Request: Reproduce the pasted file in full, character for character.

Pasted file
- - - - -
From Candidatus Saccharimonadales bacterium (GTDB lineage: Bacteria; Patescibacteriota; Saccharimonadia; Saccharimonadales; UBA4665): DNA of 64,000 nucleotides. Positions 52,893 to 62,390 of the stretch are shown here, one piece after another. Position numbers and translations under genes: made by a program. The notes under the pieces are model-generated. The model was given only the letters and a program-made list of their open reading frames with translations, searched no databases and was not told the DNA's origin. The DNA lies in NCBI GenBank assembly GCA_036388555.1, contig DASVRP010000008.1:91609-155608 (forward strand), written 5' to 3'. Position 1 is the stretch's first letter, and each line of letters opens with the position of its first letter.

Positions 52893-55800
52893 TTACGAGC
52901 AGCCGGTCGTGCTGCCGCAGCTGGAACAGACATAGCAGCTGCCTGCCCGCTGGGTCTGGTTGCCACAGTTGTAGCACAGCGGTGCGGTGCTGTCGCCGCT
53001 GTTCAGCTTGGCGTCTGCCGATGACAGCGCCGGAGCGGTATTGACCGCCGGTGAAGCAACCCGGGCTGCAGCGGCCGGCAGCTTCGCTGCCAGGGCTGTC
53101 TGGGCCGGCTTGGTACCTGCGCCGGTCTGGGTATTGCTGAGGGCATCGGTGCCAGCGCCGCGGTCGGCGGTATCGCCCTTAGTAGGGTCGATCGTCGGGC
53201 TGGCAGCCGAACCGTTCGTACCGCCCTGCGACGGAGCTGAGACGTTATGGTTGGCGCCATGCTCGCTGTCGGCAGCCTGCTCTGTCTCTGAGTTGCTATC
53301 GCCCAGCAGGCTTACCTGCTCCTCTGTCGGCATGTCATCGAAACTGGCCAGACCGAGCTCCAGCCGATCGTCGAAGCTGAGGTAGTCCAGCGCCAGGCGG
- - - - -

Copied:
From Candidatus Saccharimonadales bacterium (GTDB lineage: Bacteria; Patescibacteriota; Saccharimonadia; Saccharimonadales; UBA4665): DNA of 64,000 nucleotides. Positions 52,893 to 62,390 of the stretch are shown here, one piece after another. Position numbers and translations under genes: made by a program. The notes under the pieces are model-generated. The model was given only the letters and a program-made list of their open reading frames with translations, searched no databases and was not told the DNA's origin. The DNA lies in NCBI GenBank assembly GCA_036388555.1, contig DASVRP010000008.1:91609-155608 (forward strand), written 5' to 3'. Position 1 is the stretch's first letter, and each line of letters opens with the position of its first letter.

Positions 52893-55800
52893 TTACGAGC
52901 AGCCGGTCGTGCTGCCGCAGCTGGAACAGACATAGCAGCTGCCTGCCCGCTGGGTCTGGTTGCCACAGTTGTAGCACAGCGGTGCGGTGCTGTCGCCGCT
53001 GTTCAGCTTGGCGTCTGCCGATGACAGCGCCGGAGCGGTATTGACCGCCGGTGAAGCAACCCGGGCTGCAGCGGCCGGCAGCTTCGCTGCCAGGGCTGTC
53101 TGGGCCGGCTTGGTACCTGCGCCGGTCTGGGTATTGCTGAGGGCATCGGTGCCAGCGCCGCGGTCGGCGGTATCGCCCTTAGTAGGGTCGATCGTCGGGC
53201 TGGCAGCCGAACCGTTCGTACCGCCCTGCGACGGAGCTGAGACGTTATGGTTGGCGCCATGCTCGCTGTCGGCAGCCTGCTCTGTCTCTGAGTTGCTATC
53301 GCCCAGCAGGCTTACCTGCTCCTCTGTCGGCATGTCATCGAAACTGGCCAGACCGAGCTCCAGCCGATCGTCGAAGCTGAGGTAGTCCAGCGCCAGGCGG